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Old 02-28-2008, 08:28 PM   #1
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Problems with Older Model Sportsmobile

Hi,

I am new to this forum, but happy to find it and hopefully someone can steer me in the right direction.

I own a 1994 sportsmobile E250 with 4x4, and we recently did a lot of cold weather camping. Our heater (suburban) wasn't working, so I took it in to a RV maintenance place, and it took them a while but they said that the problem was a bee's nest. they removed it, and sent me on my way.

We would then get heat for about 15 minutes, and then nada the rest of the nite. We took it into another rv place, and found out that our auxillary battery was pretty much toast, so we replaced the auxillary battery with the nicest marine/rv battery that they had that fit into our battery holder area.

when we told the guy at the RV shop that we ran our 4 cubic foot fridge and our suburban heater on the auxillary battery, he looked at me like I was crazy, insisting our fridge must be propane also (which it isn't).

Anyways, turns out the heater worked for most of the nite and then pretty much quit, only blowing cold air.

Bottom line (and sorry for the long story) is my question - in the older model sportsmobile conversions, are there history of problems of trying to run fridge and heater at the same time? it's not like we were dry camping for long periods of time or anything, just stopping for the nite and continuing on.

thanks so much,

Lisa Siegel
http://www.conceptionsurfboards.com
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Old 02-28-2008, 09:15 PM   #2
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Is your Suburban heater pure electric? Does it have an overheat/reset sensor (my garage electric heater will stop sometimes if it gets too hot and I have to reset, there is a button sensor at the top of the dish)?
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Old 02-29-2008, 03:43 PM   #3
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heater/fridge issues

Hi,

yes the suburban heater is propane, and does have an automatic limit switch for when it gets too hot.

i don't think this was the problem though, because it stopped working the rest of the nite and it was super cold outside, and it never came back on.
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Old 02-29-2008, 04:20 PM   #4
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How about some more information:

Ok, how cold was it? Could it have been cold enough to stop the propane from flowing? -30 to -40F?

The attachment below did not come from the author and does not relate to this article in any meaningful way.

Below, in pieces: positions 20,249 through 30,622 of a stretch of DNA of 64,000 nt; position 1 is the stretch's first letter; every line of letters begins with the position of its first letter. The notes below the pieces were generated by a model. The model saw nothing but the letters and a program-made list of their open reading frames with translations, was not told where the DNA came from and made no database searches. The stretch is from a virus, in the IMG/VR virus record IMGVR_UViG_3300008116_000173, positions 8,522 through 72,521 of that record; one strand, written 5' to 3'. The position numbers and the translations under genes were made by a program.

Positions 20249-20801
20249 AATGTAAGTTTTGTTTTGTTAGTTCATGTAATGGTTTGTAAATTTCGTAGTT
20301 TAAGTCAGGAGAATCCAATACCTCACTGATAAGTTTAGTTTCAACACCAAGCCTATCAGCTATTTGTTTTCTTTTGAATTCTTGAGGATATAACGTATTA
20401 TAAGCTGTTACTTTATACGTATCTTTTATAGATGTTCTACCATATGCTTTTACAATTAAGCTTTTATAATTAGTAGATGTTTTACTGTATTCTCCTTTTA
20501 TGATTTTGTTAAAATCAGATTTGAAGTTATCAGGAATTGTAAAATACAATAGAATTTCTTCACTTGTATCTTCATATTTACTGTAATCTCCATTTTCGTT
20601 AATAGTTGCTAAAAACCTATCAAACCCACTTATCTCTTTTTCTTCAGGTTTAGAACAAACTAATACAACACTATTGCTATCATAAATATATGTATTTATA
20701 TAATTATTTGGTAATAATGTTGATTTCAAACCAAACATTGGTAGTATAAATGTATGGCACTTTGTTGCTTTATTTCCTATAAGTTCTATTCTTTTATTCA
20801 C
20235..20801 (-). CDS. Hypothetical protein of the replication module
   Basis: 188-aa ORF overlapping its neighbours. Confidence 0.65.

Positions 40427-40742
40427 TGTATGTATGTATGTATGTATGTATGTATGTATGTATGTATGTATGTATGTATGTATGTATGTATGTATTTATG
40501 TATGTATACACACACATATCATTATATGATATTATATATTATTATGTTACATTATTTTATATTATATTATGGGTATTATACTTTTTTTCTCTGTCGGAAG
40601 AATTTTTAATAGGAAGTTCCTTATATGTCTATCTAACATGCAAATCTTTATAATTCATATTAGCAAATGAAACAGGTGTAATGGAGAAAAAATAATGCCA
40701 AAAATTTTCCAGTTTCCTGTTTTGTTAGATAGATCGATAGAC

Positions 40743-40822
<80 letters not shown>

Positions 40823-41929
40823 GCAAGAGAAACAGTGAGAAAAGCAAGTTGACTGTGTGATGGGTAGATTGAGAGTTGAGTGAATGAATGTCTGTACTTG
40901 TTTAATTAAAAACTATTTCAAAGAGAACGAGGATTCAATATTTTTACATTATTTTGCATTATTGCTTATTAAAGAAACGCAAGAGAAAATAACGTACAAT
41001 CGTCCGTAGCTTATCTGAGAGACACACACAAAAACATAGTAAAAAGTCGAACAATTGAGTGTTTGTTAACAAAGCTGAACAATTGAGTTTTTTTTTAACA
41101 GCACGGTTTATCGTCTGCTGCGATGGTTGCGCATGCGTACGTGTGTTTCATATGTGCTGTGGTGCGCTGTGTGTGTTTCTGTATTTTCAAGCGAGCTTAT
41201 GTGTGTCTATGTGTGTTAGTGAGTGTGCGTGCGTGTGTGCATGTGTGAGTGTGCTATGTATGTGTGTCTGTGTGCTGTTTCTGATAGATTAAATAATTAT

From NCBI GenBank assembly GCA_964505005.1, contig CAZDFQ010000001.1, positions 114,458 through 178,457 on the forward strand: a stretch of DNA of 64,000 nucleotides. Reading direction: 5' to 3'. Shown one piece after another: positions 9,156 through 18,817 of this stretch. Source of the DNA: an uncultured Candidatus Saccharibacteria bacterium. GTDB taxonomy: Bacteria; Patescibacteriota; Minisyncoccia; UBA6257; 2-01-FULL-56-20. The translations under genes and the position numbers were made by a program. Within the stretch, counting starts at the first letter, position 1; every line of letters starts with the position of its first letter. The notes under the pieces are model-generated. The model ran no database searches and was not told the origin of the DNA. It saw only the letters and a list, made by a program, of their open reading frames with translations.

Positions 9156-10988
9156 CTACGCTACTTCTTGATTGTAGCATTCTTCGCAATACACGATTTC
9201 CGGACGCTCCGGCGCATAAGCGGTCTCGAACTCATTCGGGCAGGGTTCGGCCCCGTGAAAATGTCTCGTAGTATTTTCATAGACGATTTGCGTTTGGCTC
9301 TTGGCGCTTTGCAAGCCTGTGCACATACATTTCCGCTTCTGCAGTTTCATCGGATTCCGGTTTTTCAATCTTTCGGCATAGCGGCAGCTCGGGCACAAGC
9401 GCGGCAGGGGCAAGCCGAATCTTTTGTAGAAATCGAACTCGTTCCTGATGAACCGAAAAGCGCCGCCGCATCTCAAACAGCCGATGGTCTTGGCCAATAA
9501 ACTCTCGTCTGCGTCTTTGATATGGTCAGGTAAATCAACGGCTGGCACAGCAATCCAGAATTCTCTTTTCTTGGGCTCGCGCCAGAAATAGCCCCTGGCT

Did the furnace fan come on? But not the heat? Did the stove work? Did the lights work? Did the lights dim when the furnace came on? Does it work now? Or has it failed completely?

If the lights work, you had electricity. If the stove works, you have propane. If the lights dimmed when the furnace came on, maybe the battery had enough power to spin the fan, but not enough to spin it fast enough to trip the safety (furnace senses the air movement and won't come on if the fan (air) is not on).

Let us know more so we can better help you.

Mike
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Old 03-01-2008, 05:55 PM   #5
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It was cold, but not that cold - probably about 20 deg F.

We were camping out the nite before our river trip through the grand canyon, and had just got that new battery issue resolved, or so we thought.

I haven't had the opportunity for cold weather camping since then (about a month ago) and we spent about the first month of our vacation cold at nite and thinking we had heater problems before the new battery was installed.

That nite, i cranked the heat to about 75 or 80, just happy to have it working. first few hours of the nite was fine, then like i mentioned it just blew cold air. The stove has always worked fine, and other electric items like lights, but i imagine they don't draw near the power load. We started the vehicle and the heater still did not come on. I am thinking without an extra battery, we might need to have the fridge off at night if we want to have heat lasting through the nite..

any other thoughts, mike? i'm sortof wishing we would have just bought a newer model, maybe these issues have been resolved in newer models?
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Old 03-01-2008, 06:15 PM   #6
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One other thing, was it windy? Could you have blown out the pilot light? No pilot light = no propane = no heat.

Or do you have pilotless ignition? Ours is pilotless and make a 'crackling' sound when it is starting the furnace.

Or you could have run out of propane. Is the stove working now?

If it was low battery, it would take some time running the engine to be able to start to recharge the house battery, 1/2 hour or more.